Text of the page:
Peter Savic

Healing Hospitality

Peter Savic has worked in the hospitality industry for the better part of a decade.

“I have a passion for hospitality, and for a long time I’ve had a dream of opening a restaurant with my wife, Megan, who is a chef,” he says.

Last July, just when Mr. Savic decided to move forward with his restaurant dreams, an injury abruptly interfered.

He was with his family in Colorado, loading their cars for the move back to Georgia, his home state, when an Achilles tendon injury forced him to the sidelines.

“While packing up our belongings for the move, we briefly left some items outside unattended,” Mr. Savic recalls. “When we realized a passerby had taken some of the belongings, I started running toward the apartment leasing office to see if they could help me track the thief down. But I didn’t get far. I heard a snap, felt a pop and fell to the ground.”

When he arrived at his new home on St. Simons Island, the pain still hadn’t abated, So Mr. Savic met with Denny A. Carter, M.D., a board-certified orthopaedic surgeon with Summit Sports Medicine & Orthopaedic Surgery. An MRI scan of his foot revealed that Mr. Savic had a severe tear in his Achilles tendon — a thick, fibrous cord that connects the calf muscles to the heel bone.

While discussing treatment options, Dr. Carter explained that surgery could offer a small advantage over more conservative measures, like physical therapy, in terms of reducing the likelihood of reinjuring the tendon.

“Historically, we’ve treated a lot of Achilles ruptures with surgery,” Dr. Carter says. “However, more recent studies show that if you do the rehabilitation appropriately, you can often obtain equivalent results with nonsurgical treatment. Surgery is sometimes still the best option, which is why I always discuss the options with every individual patient.”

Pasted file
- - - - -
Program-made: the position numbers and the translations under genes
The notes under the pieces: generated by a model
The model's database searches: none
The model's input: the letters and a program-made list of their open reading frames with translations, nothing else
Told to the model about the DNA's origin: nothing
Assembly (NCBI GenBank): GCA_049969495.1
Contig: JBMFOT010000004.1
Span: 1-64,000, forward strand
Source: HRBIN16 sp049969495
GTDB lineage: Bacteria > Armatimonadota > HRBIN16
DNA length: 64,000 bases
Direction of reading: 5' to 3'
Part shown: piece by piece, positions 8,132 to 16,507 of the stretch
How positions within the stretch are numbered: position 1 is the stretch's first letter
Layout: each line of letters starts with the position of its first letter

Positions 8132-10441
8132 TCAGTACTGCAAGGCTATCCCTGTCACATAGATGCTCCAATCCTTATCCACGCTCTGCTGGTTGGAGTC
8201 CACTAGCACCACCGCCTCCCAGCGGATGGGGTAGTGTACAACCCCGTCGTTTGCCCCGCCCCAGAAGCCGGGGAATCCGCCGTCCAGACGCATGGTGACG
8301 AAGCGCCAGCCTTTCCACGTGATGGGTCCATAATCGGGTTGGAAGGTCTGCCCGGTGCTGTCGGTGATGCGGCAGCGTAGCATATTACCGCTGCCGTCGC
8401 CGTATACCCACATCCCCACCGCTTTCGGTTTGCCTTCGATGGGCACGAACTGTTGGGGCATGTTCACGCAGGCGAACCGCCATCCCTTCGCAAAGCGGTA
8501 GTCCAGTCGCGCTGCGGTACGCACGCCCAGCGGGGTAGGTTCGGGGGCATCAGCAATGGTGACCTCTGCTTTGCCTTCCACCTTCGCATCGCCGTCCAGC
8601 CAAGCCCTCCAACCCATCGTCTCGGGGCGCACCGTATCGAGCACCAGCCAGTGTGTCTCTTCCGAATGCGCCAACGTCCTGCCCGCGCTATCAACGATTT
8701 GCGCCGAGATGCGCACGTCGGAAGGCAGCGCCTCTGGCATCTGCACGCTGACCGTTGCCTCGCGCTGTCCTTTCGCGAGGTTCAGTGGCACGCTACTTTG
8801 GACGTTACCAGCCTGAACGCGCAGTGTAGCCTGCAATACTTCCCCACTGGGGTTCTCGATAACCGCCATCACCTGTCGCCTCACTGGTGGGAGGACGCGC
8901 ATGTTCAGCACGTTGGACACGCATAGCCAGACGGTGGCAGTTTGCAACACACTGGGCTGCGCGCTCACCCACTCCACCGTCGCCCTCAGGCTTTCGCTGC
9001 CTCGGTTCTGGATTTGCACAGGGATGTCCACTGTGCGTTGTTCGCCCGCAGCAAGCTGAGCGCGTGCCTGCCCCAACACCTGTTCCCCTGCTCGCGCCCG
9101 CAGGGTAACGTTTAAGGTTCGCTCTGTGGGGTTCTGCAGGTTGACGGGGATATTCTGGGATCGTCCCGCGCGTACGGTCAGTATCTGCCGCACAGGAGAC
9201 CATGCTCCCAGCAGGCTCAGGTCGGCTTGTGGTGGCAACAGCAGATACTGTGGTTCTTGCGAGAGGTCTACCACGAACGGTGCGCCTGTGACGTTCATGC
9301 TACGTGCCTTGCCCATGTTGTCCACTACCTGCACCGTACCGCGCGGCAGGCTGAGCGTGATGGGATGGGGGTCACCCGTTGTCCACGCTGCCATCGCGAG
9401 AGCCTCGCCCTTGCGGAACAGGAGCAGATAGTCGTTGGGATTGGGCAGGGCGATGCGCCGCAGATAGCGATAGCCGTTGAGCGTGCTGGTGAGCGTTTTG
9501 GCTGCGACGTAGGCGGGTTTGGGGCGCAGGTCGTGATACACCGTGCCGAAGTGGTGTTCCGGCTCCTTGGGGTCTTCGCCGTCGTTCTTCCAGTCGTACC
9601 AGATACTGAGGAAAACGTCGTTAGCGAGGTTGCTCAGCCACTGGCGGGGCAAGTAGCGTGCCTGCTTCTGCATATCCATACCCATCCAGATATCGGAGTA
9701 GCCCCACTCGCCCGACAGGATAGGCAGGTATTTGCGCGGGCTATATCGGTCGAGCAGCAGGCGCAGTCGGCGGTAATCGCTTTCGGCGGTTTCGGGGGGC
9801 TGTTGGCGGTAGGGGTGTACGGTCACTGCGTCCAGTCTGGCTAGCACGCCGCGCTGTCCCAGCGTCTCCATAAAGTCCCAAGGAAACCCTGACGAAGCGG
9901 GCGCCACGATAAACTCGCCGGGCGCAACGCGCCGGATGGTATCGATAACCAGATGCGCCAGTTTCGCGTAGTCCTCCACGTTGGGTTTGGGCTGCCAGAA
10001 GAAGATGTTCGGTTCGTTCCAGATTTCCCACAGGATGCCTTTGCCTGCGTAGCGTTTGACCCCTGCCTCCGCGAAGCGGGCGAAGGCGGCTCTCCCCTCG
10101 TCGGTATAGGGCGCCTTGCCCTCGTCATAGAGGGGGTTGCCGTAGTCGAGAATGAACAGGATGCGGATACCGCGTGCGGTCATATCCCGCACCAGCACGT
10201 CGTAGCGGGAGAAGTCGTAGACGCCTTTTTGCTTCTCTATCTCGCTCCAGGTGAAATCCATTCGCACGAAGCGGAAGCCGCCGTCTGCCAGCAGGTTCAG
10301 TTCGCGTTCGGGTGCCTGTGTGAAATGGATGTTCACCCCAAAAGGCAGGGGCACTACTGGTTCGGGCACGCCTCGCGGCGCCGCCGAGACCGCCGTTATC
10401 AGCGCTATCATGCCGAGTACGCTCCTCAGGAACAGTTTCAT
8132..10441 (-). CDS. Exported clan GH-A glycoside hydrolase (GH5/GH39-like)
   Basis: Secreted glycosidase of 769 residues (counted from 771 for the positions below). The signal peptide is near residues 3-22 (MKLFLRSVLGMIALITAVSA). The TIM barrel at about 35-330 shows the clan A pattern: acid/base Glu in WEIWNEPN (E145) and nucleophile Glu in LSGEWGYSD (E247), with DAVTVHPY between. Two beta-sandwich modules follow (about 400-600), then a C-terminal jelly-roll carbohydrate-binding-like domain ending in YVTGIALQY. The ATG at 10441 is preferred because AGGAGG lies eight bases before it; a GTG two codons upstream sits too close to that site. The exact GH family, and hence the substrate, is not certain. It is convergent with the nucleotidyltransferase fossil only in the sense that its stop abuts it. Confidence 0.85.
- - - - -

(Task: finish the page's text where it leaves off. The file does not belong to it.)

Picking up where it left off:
Mr. Savic was hesitant to have surgery, and after weighing the pros and cons of his treatment options, he ultimately decided to move forward with physical therapy.“

Dr. Carter was very supportive of my decision when we met,” Mr. Savic says. “He reassured me that no matter what route I chose, I would be well taken care of. If I trusted the process, he said we’d get through it together.”

Grateful to be back on his feet

Mr. Savic began several weeks of physical therapy at the Health System’s Outpatient Rehabilitation Care Center on St. Simons Island. He also wore a special boot designed to help heal his tendon. Mr. Savic enjoys spending time outdoors with his family, and in addition to putting his restaurant dreams on hold, his injury also limited his mobility. With help from physical therapist Lisa St. Pierre, Mr. Savic began to recover his ability to resume daily living activities.

Ms. St. Pierre taught him special exercises to help rehabilitate his injury, including low-intensity, repetitive motions, as well as resistance training. Gradually, they worked on more intense activities, such as using a treadmill.

“Lisa was super knowledgeable about my injury and what type of therapy was needed to help me recover,” Mr. Savic says.

By winter, Mr. Savic was fully mobile, walking without crutches and continuing physical therapy exercises at home.

What’s more, he was easing back into family activities, like kicking a soccer ball with his son, and resuming plans for the restaurant. He credits his physician and physical therapist for helping him to understand his injury and treatment options and guiding him to heal safely.

“I felt in control of my recovery and empowered,” he says. “That was important to me.

”Mr. Savic adds, “I’ve got my life back on track, and we’re scheduled to open our restaurant, the Canopy Restaurant, this spring in Darien.”